Chapter 30. Library: Building a PowerShell Library

In this chapter, you will see some useful techniques to draw on when building your own functions, filters, and scripts. The idea is not so much to give you "101 useful PowerShell scripts," but rather to build some scripts so you can see techniques that can be applied in many different contexts. First, let's look at how to get PowerShell the way you want it.

Customizing Your PowerShell Environment

There are several ways that you might want to customize the environment for PowerShell. You can use the profile if you would like every session to have:

  • Additional PowerShell snap-ins loaded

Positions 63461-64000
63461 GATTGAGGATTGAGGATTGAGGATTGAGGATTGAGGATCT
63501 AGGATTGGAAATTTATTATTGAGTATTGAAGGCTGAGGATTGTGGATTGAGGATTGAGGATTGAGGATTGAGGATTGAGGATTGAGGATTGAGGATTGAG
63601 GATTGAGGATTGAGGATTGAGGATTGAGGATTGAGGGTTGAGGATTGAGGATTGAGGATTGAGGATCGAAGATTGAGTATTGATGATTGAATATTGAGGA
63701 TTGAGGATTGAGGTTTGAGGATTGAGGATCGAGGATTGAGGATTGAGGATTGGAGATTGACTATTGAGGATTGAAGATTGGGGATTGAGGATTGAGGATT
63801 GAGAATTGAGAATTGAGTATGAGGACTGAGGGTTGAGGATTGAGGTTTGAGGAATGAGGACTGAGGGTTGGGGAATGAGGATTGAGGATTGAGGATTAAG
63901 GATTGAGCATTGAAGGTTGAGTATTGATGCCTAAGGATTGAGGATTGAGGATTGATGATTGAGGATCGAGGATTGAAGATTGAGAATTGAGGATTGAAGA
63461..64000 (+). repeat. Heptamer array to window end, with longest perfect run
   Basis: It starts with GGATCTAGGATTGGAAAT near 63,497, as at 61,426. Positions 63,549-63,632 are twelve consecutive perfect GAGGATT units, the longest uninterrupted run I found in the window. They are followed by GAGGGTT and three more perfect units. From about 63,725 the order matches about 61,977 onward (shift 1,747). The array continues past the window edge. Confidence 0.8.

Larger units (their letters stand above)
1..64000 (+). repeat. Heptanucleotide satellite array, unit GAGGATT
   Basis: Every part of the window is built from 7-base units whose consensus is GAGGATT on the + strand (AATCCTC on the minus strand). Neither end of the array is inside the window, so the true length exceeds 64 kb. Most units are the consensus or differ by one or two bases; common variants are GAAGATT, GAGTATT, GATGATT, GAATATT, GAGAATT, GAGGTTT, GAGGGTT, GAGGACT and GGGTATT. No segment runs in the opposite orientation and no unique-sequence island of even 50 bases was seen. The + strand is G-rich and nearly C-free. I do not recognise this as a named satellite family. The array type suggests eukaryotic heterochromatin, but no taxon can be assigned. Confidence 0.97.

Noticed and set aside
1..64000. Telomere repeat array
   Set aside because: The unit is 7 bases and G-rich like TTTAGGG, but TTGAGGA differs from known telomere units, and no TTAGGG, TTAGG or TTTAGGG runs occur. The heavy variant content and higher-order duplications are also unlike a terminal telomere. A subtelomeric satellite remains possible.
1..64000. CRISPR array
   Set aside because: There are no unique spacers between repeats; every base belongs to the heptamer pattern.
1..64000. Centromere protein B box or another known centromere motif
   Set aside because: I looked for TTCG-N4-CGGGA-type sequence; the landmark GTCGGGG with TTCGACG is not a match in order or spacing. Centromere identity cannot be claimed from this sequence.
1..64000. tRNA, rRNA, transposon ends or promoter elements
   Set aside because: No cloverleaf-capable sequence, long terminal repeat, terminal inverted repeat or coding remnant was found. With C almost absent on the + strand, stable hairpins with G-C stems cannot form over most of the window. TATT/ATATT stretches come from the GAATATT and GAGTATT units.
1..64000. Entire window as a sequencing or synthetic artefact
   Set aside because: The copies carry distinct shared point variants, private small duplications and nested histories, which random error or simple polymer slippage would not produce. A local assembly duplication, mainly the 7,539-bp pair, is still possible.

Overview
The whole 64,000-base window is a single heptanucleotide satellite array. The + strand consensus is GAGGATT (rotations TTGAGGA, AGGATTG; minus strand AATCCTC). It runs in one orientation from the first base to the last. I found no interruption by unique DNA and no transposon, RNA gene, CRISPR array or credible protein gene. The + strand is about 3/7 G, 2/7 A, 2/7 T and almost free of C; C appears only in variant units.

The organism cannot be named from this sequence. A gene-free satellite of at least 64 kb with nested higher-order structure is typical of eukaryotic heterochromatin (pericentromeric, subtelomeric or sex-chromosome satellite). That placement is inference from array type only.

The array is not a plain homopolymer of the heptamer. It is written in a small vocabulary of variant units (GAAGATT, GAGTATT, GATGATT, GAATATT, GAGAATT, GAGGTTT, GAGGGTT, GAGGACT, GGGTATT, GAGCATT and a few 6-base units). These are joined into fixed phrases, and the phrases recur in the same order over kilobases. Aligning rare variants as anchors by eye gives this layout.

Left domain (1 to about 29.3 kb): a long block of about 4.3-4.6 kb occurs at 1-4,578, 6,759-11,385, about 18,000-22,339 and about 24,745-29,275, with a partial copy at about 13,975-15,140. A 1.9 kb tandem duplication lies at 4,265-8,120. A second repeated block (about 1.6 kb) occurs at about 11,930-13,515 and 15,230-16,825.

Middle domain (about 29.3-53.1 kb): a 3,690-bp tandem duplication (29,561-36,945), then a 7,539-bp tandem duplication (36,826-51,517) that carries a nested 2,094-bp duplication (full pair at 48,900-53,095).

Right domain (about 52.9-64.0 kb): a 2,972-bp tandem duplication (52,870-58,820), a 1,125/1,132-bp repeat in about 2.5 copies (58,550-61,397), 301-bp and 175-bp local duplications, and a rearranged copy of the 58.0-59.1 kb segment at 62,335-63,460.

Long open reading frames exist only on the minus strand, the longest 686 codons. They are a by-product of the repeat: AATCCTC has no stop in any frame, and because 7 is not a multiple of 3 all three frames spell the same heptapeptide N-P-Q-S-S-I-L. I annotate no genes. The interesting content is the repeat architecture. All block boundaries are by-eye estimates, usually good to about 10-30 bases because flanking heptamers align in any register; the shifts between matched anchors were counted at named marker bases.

• User-defined functions pre-loaded from a script

  • Additional .NET libraries available

  • Additional or redefined aliases

  • Additional variables predefined

  • Customized prompt behavior or window title

  • Customized colors

The profile is just a PowerShell script and, as described in Chapter 4, the execution policy of the machine needs to be set to allow scripts to run and may require the profile script to be signed. A Group Policy template file is available from Microsoft's website (go to www.microsoft.com/downloads and search for PowerShell ADM). This allows the permissions to be set centrally for particular computers or users. For example, a Group Policy object could apply to an Active Directory OU containing servers to require ...

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